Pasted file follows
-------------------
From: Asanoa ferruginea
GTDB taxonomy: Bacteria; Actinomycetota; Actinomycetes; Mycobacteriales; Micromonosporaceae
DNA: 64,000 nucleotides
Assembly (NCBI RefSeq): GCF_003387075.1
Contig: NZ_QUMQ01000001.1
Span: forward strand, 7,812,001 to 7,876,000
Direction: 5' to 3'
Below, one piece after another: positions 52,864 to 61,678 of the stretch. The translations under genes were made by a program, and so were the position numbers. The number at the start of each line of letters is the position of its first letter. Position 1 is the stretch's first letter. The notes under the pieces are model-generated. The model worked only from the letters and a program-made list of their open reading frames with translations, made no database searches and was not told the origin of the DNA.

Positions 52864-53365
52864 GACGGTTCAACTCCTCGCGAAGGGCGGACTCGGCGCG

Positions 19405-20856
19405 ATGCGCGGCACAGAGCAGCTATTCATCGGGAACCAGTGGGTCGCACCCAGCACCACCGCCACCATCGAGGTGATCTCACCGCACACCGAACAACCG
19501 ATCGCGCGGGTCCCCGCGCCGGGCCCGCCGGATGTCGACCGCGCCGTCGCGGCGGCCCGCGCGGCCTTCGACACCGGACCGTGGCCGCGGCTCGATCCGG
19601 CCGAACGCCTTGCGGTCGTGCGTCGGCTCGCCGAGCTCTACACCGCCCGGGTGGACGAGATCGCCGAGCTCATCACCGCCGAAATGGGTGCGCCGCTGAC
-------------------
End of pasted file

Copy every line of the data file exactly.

From: Asanoa ferruginea
GTDB taxonomy: Bacteria; Actinomycetota; Actinomycetes; Mycobacteriales; Micromonosporaceae
DNA: 64,000 nucleotides
Assembly (NCBI RefSeq): GCF_003387075.1
Contig: NZ_QUMQ01000001.1
Span: forward strand, 7,812,001 to 7,876,000
Direction: 5' to 3'
Below, one piece after another: positions 52,864 to 61,678 of the stretch. The translations under genes were made by a program, and so were the position numbers. The number at the start of each line of letters is the position of its first letter. Position 1 is the stretch's first letter. The notes under the pieces are model-generated. The model worked only from the letters and a program-made list of their open reading frames with translations, made no database searches and was not told the origin of the DNA.

Positions 52864-53365
52864 GACGGTTCAACTCCTCGCGAAGGGCGGACTCGGCGCG

Positions 19405-20856
19405 ATGCGCGGCACAGAGCAGCTATTCATCGGGAACCAGTGGGTCGCACCCAGCACCACCGCCACCATCGAGGTGATCTCACCGCACACCGAACAACCG
19501 ATCGCGCGGGTCCCCGCGCCGGGCCCGCCGGATGTCGACCGCGCCGTCGCGGCGGCCCGCGCGGCCTTCGACACCGGACCGTGGCCGCGGCTCGATCCGG
19601 CCGAACGCCTTGCGGTCGTGCGTCGGCTCGCCGAGCTCTACACCGCCCGGGTGGACGAGATCGCCGAGCTCATCACCGCCGAAATGGGTGCGCCGCTGAC